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Trust & Connection - Horse & Human

Updated: May 7, 2023

Thank you for spending the precious commodity of time reading my blogs. This one is longer than the others, but I hope you stick with it to the end to learn how my interactions with Rudy translate into my human relationships.

I adore Rudy. For that matter, I love all animals. When it rains, and the nightcrawlers get stranded on the driveway, I put on a glove, gently pick them up, and place them on the lawn. I can't bear them dying due to our artificial world.

The impulse to touch domestic animals is nearly irresistible for me. Seven years into the relationship with Rudy, I'm still smitten. My desire to stroke his silky hair when I greeted him after being away had overridden the clear communication that he did not want to be immediately touched by me.

I repeatedly noticed his reaction when I reached out, yet I continued to pat his neck when we came together. I rationalized that it was okay while confronted with clear physical evidence he was not comfortable. He'd tighten his neck, raise his head, and shift backward.

I don't know what made me finally decide this was no longer okay. I suppose the desire to continue to improve our relationship. I realized that my needs and preferences should not override Rudy's.

I stopped touching him at first greeting earlier this year. Instead, I focused on greeting him mindfully. I had already started doing this but became more deliberate in connecting with my presence versus touch. As I approached, I quieted my mind and smiled. Researchers have proven horses prefer a happy face over a neutral or grumpy expression.

Once I'm near him, I stand at an angle instead of head-on and greet him with my breath. I take several long and slow inhalations and exhalations. Rudy typically has his head hanging over the fence with his muzzle near my face. I can feel and hear his breath.

After a short period of connecting this way, I offer to nostril breathe with him. He takes me up on this ritual frequently. Rudy is usually the one that signals he's ready to move on. He is generally anxious to get out of the paddock. I believe this is because I typically prioritize his desires once he's out.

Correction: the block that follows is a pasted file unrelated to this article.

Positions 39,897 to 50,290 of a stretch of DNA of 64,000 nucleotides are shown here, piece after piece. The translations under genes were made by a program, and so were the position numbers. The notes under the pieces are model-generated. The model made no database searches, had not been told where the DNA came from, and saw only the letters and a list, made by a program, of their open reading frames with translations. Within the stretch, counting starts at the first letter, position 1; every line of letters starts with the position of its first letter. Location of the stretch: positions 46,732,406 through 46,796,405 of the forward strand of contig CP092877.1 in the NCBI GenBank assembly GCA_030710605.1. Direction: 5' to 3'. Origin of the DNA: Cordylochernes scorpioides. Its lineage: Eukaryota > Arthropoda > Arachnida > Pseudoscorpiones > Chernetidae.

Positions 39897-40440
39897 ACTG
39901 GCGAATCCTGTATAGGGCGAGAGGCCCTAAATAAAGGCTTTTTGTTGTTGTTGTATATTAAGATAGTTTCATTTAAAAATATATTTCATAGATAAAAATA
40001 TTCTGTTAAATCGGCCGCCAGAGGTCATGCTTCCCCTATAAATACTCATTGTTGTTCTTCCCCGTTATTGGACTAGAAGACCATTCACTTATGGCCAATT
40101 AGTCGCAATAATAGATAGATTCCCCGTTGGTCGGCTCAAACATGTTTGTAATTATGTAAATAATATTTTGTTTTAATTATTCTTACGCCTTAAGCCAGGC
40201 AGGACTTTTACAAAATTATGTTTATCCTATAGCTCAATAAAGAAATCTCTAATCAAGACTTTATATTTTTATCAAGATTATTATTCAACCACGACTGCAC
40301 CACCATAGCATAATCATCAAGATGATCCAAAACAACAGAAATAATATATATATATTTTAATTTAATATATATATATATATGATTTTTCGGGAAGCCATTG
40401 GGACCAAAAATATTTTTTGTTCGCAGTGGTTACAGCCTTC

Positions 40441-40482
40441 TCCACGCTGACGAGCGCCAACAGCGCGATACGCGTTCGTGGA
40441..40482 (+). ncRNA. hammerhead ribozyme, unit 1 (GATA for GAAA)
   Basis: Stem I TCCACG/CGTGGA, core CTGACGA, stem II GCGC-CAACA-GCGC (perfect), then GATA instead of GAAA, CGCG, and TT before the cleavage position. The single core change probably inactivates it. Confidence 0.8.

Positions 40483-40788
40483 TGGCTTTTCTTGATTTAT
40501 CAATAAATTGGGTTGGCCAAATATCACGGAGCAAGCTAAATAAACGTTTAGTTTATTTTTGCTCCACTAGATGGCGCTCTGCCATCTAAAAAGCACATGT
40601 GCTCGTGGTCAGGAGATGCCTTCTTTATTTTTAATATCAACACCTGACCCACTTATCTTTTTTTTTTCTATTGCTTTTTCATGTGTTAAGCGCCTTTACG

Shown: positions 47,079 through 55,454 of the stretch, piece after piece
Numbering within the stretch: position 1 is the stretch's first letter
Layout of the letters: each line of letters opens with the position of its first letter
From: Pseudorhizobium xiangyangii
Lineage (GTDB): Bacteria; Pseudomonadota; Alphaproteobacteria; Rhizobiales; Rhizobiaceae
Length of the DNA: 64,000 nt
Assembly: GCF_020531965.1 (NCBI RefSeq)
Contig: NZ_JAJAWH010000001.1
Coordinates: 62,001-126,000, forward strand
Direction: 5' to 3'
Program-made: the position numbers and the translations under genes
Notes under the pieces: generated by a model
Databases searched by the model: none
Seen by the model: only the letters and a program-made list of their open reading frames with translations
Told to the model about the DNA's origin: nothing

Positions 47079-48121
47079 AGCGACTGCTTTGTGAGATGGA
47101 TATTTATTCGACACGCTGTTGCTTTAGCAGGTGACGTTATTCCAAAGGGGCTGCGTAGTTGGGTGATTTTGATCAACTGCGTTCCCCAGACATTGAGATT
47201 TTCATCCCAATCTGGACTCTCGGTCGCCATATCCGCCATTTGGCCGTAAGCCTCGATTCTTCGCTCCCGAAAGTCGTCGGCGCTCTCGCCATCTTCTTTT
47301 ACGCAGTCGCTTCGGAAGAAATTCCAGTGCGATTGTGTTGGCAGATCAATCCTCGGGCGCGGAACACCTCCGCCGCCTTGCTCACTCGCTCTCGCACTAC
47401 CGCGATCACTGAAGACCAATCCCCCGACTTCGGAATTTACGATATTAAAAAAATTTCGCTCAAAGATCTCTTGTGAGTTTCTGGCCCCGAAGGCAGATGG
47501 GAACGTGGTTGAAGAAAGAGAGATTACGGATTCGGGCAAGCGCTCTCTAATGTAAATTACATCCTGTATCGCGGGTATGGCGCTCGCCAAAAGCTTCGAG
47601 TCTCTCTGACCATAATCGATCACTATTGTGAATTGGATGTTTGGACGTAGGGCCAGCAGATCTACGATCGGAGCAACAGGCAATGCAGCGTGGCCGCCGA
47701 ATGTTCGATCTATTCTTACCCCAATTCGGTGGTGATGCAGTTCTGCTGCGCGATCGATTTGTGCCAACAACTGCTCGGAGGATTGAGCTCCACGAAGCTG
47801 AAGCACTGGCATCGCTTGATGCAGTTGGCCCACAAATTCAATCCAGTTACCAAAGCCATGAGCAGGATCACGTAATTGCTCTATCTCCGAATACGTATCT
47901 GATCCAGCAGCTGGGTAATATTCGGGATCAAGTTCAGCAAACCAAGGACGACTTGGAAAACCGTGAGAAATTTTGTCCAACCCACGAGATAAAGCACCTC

Except when there are feet of snow on the ground or the weather is terrible, I start our time together by allowing him to graze. I drape the lead rope over his back and groom him while he nibbles on the grass. He usually gets a minimum of thirty minutes to eat before we start working together.

Rudy has rewarded me for this change in approach. After a few minutes of munching, he leans his head toward my leg, effectively presenting his neck for a pat. I'm delighted to oblige. He usually does this several times.

Since I changed our greeting routine, he is more willing to leave the grass when I ask. He walks to the barn with less resistance which I equate to stopping one or more times en route.

It is important to note that he has done this the whole time I've had him. He doesn't just do this to me either. He does it to almost everyone that leads him. Sometimes he stops multiple times on the way to the arena, the barn, the paddock, etc.

Aside from greeting him differently, I continue to practice changes in my way of being with Rudy. A Trust Technique practitioner advised me I needed to be "Rudy's rock."

One of the ways to do this is to note where he is on the "worry" scale of one to ten. When he exhibits anxious behavior, I note the number on the scale and pretend it's "Every other Tuesday," meaning everything is fine.

While he's focused on whatever concerns him, I slow my breathing, soften my body, and direct my attention away from him. I say to myself, "What a lovely day," or "I'm so lucky to be here." During this time, I say and do nothing to Rudy. No reassurance, no petting.

When Rudy inevitably calms down, I verbally praise him. If he releases completely, letting out a big sigh and dropping his head, I verbally praise and pat him.

I've used this approach for a year and a half. Slowly, it's changed us both for the better. Rudy is learning how to self-soothe. I am learning not to react. Instead, I offer a steady, calming presence no matter what is going on.

He's faster in returning to an average alert level since I started this practice. I've noticed that I seldomly climb escalate with him anymore. It takes something very out of the ordinary, an event that highly agitates him and gets him to an eight or above, for me to feel my calm waver.